If Tuman’s surprising success in the mayor’s race four years ago was a springboard to today, Bryan Parker’s campaign this year might do the same for his future in politics. Although Parker has struggled to gain traction this year in a crowded field, his name often comes up in conversations with political insiders as a possible strong candidate down the road. One of Parker’s problems in 2014 may have been timing. He was one of the first candidates to enter the race, and since then, several credible candidates have jumped in, leaving his campaign looking a bit stale. That’s no fault of his own, of course — just the natural rhythm of this race. Still, it’s no surprise that Parker has been a consistently good fundraiser, not only because he is a bit more pro-business than the others, but he also because he imparts a sense of gravitas and plays the part of executive well.
If Dan Siegel were running for nationwide office, his wickedly clever and concise sound bites would be plastered all over cable news. Who other than Siegel could say, “My theory about change is that the people make history, not leaders, not government” and have it not sound corny, but inspiring. However, Siegel is running for mayor of Oakland, a city in which few reporters follow the campaign. And so his terrific rhetoric does not seem to be having much impact. It’s also unclear whether Oakland voters are as far to the left as he is politically. You can say this about Siegel, though, even if his bid for mayor is unsuccessful, no other candidate has changed Oakland’s political landscape in the last nine months more than he. His call to raise the minimum wage to $15 per hour may have felt like pie-in-sky earlier this year, but Siegel led the way for others to secure a compromise $12.25 increase likely to be passed by Oakland voters this November. If he wins, Siegel said he’ll follow through and move to raise the minimum wage to $15 as promised.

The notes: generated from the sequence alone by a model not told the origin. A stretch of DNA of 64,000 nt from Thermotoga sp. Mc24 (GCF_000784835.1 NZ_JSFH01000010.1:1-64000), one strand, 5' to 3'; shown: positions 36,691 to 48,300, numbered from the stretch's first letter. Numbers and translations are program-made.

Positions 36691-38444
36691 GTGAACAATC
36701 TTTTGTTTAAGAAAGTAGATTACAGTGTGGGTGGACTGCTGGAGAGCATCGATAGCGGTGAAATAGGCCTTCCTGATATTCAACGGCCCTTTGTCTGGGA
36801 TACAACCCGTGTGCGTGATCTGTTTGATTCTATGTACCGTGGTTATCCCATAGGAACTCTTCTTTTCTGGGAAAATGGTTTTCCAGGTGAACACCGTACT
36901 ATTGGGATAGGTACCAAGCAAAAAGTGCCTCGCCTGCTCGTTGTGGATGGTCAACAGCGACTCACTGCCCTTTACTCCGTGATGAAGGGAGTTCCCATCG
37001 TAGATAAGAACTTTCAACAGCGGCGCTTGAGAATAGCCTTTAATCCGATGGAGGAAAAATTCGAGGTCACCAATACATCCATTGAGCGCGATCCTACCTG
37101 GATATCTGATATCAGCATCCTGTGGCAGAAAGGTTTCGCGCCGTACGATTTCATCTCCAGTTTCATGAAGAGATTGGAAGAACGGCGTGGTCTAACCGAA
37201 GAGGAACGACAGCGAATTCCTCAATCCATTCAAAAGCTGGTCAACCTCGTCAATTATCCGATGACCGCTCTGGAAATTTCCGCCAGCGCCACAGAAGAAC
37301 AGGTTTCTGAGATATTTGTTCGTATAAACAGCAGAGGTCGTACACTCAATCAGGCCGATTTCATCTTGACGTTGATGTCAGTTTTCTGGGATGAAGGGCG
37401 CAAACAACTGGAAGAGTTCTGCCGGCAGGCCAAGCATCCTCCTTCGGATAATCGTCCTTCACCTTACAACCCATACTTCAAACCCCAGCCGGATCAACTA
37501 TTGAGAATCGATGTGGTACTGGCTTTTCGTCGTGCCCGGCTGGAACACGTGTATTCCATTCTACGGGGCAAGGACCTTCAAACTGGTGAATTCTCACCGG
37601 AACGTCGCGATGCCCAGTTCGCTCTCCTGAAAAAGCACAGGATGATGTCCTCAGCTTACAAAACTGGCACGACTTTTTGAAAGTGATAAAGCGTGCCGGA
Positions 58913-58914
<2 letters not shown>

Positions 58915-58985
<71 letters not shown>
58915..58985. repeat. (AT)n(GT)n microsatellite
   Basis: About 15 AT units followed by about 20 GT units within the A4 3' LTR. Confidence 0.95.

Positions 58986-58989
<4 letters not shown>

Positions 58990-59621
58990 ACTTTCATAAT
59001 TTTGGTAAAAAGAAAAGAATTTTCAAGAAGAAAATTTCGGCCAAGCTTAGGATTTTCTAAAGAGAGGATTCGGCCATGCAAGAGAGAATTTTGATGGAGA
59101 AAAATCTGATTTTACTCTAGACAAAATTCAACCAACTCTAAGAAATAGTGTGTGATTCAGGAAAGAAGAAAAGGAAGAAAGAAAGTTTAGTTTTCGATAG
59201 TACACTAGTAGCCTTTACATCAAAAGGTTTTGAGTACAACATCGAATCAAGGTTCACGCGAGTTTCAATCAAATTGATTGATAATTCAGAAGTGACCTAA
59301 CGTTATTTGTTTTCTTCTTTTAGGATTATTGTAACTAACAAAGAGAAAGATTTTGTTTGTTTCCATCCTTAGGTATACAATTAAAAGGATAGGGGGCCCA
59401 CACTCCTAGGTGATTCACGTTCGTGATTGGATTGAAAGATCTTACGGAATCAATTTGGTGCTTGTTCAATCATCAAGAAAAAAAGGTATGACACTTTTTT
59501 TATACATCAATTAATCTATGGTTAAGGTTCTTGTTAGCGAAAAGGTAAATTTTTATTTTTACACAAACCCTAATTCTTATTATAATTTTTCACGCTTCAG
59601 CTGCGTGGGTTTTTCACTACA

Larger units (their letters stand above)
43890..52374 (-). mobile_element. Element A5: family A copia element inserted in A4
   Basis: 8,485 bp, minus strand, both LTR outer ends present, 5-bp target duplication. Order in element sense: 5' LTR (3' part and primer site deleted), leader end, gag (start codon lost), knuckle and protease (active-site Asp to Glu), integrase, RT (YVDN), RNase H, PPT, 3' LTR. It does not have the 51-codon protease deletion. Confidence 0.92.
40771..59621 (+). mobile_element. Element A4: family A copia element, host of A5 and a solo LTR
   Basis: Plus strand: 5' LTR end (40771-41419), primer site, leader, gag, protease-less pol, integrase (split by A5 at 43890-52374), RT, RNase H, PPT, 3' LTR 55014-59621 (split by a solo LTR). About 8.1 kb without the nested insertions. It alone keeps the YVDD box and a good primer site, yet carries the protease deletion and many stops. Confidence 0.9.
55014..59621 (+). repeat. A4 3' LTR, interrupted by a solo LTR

With crime down significantly in Oakland and the general feeling of optimism swelling in the city, Jean Quan should, on paper at least, be the prohibitive favorite. However, the mayor so far has yet to provide a convincing argument for why voters should elect her to another four-year term. She’s been instrumental in jumpstarting the massive Brooklyn Basin housing project and Oakland Army Base redevelopment project, and the booming restaurant scene has been winning plaudits from all over the nation. And despite dreadful city finances during the Great Recession, Oakland now seems better off coming out of the economic downturn than it was going in. But Quan has been unable to provide a coherent and repeatable message about her role in the city’s resurgence.